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 Mrs. Br3 Joined: May 2012 Posts: 267 Full Member
Mrs. Br3

Joined: May 2012
Posts: 267
Full Member
11-30-2014, 01:12 PM
 #1

We will be starting geometry after Christmas, and I am trying to get some planning done. If I am reading the standards correctly, students in third grade need to know the attributes of polygons that are quadrilaterals, but they don't have to know other polygons such as hexagon, octagon, triangle etc. This seems strange to me.

I will still cover these shapes, because I think they are important to know, but I'm not going to go as in depth as I will on the attributes of quadrilaterals unless I have to.

So my question is, which polygons are they expected to know in order to perform well on the SBAC this spring?

TIA!!

 GreyhoundGirl Joined: Nov 2008 Posts: 20,912 Senior Member
GreyhoundGirl

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Posts: 20,912
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11-30-2014, 02:21 PM
 #2

That's how we did it last year. I started with "A Very Greedy Triangle" and went from there. Good luck. Geometry is my LEAST favorite unit to cover.

 Mad4Math Joined: Oct 2010 Posts: 79 Junior Member

Joined: Oct 2010
Posts: 79
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Is this Common Core?
11-30-2014, 04:13 PM
 #3

In Texas we cover all the polygons you mentioned, plus the attributes of all quadrilaterals. It seems strange not to do them all... I agree, start with The Greedy Triangle, an excellent engagement piece.

 gradymidget Joined: Aug 2012 Posts: 402 Senior Member

Joined: Aug 2012
Posts: 402
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11-30-2014, 04:52 PM
 #4

never heard of A Very Greedy Triangle. Can you explain? Thanks!

 Mrs. Br3 Joined: May 2012 Posts: 267 Full Member
Mrs. Br3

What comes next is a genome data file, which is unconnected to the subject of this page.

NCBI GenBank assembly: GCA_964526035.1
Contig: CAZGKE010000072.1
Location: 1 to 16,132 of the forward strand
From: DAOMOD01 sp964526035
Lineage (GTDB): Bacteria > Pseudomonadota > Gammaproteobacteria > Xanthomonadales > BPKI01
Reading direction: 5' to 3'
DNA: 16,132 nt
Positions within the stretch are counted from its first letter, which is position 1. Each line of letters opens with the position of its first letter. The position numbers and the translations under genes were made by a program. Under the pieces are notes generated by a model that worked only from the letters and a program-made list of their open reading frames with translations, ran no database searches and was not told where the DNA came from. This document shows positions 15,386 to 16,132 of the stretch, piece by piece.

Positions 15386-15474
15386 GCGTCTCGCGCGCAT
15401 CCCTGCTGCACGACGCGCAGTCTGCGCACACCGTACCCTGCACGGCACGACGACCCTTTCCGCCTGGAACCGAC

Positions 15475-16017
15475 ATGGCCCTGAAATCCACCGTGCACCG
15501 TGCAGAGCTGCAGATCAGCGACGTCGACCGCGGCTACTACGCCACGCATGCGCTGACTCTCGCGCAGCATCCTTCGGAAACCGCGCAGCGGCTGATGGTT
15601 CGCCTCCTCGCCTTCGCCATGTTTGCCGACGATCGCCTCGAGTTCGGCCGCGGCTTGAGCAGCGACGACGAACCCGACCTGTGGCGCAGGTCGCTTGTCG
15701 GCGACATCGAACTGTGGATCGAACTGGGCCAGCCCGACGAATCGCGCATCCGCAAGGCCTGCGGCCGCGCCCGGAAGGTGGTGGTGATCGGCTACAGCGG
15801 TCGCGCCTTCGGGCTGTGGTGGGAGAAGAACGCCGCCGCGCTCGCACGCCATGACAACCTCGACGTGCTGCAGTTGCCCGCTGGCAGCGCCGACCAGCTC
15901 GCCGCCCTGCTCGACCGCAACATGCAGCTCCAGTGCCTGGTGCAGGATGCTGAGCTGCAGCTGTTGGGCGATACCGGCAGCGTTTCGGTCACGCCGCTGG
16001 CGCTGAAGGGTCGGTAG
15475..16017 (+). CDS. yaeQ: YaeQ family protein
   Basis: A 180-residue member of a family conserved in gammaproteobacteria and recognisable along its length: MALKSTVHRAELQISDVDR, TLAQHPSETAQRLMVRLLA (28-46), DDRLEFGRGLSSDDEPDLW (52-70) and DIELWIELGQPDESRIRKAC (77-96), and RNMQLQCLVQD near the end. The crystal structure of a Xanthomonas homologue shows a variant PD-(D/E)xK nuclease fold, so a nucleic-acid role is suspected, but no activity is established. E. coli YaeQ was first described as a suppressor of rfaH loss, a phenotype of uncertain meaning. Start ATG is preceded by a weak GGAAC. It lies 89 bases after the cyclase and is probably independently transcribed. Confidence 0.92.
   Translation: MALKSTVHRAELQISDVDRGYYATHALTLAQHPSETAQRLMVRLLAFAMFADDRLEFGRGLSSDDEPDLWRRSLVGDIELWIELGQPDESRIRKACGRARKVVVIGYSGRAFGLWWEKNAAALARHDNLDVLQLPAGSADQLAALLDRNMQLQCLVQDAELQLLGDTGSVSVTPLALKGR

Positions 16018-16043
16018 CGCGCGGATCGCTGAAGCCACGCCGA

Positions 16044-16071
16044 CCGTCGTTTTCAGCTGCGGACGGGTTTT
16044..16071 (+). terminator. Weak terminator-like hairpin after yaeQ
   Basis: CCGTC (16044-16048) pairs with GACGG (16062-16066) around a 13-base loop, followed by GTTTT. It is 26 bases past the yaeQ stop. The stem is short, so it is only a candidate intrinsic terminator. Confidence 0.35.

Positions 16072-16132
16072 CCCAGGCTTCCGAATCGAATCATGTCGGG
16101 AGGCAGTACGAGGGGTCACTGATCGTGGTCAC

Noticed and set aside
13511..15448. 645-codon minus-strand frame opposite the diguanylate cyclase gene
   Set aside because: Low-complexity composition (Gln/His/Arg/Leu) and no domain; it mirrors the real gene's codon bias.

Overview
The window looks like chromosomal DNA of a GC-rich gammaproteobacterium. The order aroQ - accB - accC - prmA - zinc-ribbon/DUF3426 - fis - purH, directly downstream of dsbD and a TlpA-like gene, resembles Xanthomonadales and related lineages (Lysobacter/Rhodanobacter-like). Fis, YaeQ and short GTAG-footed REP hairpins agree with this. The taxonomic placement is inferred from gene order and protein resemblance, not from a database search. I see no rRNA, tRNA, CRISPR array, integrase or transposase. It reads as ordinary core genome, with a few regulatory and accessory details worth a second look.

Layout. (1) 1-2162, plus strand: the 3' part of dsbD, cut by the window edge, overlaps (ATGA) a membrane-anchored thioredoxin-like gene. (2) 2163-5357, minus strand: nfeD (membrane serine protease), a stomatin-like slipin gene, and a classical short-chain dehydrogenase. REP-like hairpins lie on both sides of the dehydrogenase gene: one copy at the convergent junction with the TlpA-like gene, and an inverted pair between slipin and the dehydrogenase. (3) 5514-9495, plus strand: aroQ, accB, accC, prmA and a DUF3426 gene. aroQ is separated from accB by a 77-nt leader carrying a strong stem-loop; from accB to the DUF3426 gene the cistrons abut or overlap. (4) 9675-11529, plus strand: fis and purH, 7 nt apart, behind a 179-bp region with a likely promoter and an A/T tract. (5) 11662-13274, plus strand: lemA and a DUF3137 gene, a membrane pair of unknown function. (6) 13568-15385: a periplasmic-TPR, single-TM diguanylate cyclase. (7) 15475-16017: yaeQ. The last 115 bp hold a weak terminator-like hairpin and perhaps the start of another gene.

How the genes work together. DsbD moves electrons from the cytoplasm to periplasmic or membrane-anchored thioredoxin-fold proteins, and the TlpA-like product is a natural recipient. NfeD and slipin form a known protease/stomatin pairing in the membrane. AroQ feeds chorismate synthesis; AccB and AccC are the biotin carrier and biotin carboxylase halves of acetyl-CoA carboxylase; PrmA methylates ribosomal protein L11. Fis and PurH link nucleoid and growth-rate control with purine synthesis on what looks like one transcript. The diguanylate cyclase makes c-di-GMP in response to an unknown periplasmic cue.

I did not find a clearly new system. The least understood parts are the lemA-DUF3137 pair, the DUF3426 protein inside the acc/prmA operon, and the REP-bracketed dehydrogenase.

Joined: May 2012
Posts: 267
Full Member
11-30-2014, 06:45 PM
 #5

Yes, this is common core.

 TizzieLizzie Joined: May 2009 Posts: 408 Senior Member
TizzieLizzie

Joined: May 2009
Posts: 408
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A Greedy Triangle
11-30-2014, 06:53 PM
 #6

You can google A Greedy Triangle or go to YouTube and search for it. It's a great book!

 Mad4Math Joined: Oct 2010 Posts: 79 Junior Member

Joined: Oct 2010
Posts: 79
Junior Member
by Marilyn Burns
12-02-2014, 06:20 PM
 #7

It is a great book for introducing polygons, especially when paired with manipulatives. I pass out a bag of craft sticks, usually 10, to my students. As we read the book, we use the sticks to form each polygon. The book starts with a triangle that is not "satisfied" with its three sides, and wants more, hence the name The Greedy Triangle. It goes all the way to an octagon if I'm not mistaken. Students can see how adding the extra sides makes extra vertices, and the polygon grows larger. It is also an A.R. or Accelerated Reader book, so students can test and earn points. (If you are self-contained or if your ELAR teachers accept A.R.) Afterwards, you can journal, and pay special attention to all the four sided polygons that are possible. I like the way it shows so many real world applications of each shape in such a clever, read aloud format. Marilyn Burns also has a great website with lots of great ideas. It is www.mathsolutions.com.

Good luck to you.

 damarnfl Joined: Aug 2009 Posts: 577 Senior Member
damarnfl

Joined: Aug 2009
Posts: 577
Senior Member
Love Geometry
12-07-2014, 10:16 AM
 #8

I always start my Geometry unit with The Greedy Triangle. I give each student a geoboard and they make the shapes as they are changed in the story. It shows them that a regular polygon (the one we see all the time in bulletin boards etc) are not the only way to show one of these shapes. A quadrilateral is ANY four sided closed figure. They love seeing all the different ways to show a shape.

As for the different types of quadrilaterals, I used to use a Frayer Model graphic organizer for each type and have the students do a carousel rotation to fill it in. Blow up the Frayer model so it's on big paper. We go over what the differences are daily.

A good pre-assessment is to ask the students if a square is a rectangle? (it is by definition of a rectangle but a special one) and vice-versa (a rectangle can't be a square).

Not sure if that's what you wanted as I don't know the SBAC test.

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